Dozens of workers at a Florida Wal-Mart walked off the job this morning, mounting the first Wal-Mart store work stoppage since the firings of 20 workers who participated in an extended June strike.
“I don’t have fear,” striker Jose Bello told Salon in Spanish. “I don’t have any fear. They could punish us – we’re used to that.” Bello said that at least 80 of the employees at his Hialeah, Fla., store had joined the strike, which began at 9 a.m. Wal-Mart did not immediately respond to a request for comment.
“I decided a long time ago to do this, but we needed to come together as a group to make the decision,” said Bello. He described the strike as a response to “abuse and discrimination” by managers, as well as insufficient hours. “I have four years here,” he said, and “they’re give me 29 hours … as a human being, I want 40 hours.” Bello told Salon that workers met Thursday and decided to strike.
As Salon first reported, workers last fall mounted the first ever coordinated U.S. Wal-Mart strikes, including a high-profile “Black Friday” walkout the day after Thanksgiving. The group behind those strikes was OUR Walmart, a non-union labor group closely tied to the United Food & Commercial Workers union, which has demanded improvements to wages and working conditions and an end to alleged retaliation for workers’ activism.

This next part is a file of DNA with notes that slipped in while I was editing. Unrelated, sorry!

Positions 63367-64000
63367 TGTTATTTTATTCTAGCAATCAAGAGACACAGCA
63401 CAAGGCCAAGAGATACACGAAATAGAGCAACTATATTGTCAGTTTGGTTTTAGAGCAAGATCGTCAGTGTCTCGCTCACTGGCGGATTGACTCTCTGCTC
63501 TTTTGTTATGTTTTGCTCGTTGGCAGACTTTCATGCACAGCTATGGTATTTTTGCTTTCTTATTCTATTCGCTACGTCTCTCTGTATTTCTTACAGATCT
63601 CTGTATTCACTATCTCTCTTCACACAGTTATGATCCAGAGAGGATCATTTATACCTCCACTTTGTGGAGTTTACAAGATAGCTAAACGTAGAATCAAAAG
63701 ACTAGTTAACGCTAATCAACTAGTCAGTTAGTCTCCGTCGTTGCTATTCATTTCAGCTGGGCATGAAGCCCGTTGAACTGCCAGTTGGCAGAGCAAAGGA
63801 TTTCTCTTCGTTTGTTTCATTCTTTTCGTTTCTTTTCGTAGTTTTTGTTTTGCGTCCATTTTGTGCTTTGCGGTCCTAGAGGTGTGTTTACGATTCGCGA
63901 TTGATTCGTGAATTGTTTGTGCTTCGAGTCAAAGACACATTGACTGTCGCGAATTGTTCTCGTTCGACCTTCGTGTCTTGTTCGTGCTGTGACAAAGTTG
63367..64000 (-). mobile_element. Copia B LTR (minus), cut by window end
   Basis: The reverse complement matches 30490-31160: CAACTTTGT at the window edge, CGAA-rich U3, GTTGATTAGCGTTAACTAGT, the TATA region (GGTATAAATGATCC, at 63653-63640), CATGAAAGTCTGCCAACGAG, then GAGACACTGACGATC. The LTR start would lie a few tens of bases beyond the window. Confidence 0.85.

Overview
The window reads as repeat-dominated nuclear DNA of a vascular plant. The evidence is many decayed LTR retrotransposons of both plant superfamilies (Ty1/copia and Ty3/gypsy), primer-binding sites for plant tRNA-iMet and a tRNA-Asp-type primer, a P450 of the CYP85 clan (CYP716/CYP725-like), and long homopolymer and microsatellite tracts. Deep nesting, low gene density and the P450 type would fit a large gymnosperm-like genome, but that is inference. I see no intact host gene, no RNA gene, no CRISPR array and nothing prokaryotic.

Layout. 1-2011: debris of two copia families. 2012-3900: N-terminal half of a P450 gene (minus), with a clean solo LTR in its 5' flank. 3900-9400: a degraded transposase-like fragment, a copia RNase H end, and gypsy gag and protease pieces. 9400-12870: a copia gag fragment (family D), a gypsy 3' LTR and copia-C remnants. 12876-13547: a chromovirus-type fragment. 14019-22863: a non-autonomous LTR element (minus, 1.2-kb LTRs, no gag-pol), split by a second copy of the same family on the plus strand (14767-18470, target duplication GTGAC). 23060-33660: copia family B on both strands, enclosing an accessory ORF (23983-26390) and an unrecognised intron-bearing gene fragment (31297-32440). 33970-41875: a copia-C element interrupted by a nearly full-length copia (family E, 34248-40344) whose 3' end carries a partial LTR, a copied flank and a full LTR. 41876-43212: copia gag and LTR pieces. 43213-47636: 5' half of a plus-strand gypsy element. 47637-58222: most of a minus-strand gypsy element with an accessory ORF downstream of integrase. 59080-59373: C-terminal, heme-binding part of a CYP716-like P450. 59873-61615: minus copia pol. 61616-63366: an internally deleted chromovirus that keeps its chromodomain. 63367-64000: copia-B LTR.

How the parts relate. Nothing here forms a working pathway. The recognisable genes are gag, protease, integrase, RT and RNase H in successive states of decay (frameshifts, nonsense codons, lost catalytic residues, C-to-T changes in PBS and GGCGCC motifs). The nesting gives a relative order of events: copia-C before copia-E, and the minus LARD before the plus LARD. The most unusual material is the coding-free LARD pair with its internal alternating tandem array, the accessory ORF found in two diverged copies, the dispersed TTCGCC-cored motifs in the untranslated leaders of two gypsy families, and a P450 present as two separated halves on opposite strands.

Wal-Mart allegedly stepped up its pushback against workers’ organizing this summer: Following a several-day strike and caravan to the company’s June shareholder meeting in Arkansas, Wal-Mart issued discipline against over 70 strikers, including 20 terminations. The company has said it was enforcing its attendance policy and not illegally targeting strikers. Since then, OUR Walmart has staged civil disobedience protests against the company and its board members, and announced plans for another major Black Friday strike next month. But today’s strike is the first by U.S. Wal-Mart employees since the firing wave began.
“I’ve never seen anything like this in Miami in my life,” said Muhammed Malik, who identified himself as a local community activist. “There are people coming out of stores. There are customers who are joining.” He said the number of strikers appeared to be growing as more employees chose to follow their co-workers’ example. “It’s kind of raw,” he said with a laugh. “A lot of us just kind of showed up as soon as we heard about it.”
“I’m sure it’s not just here, but also in other Wal-Marts,” said Bello. “The less hours they give us, the more work they make us do.”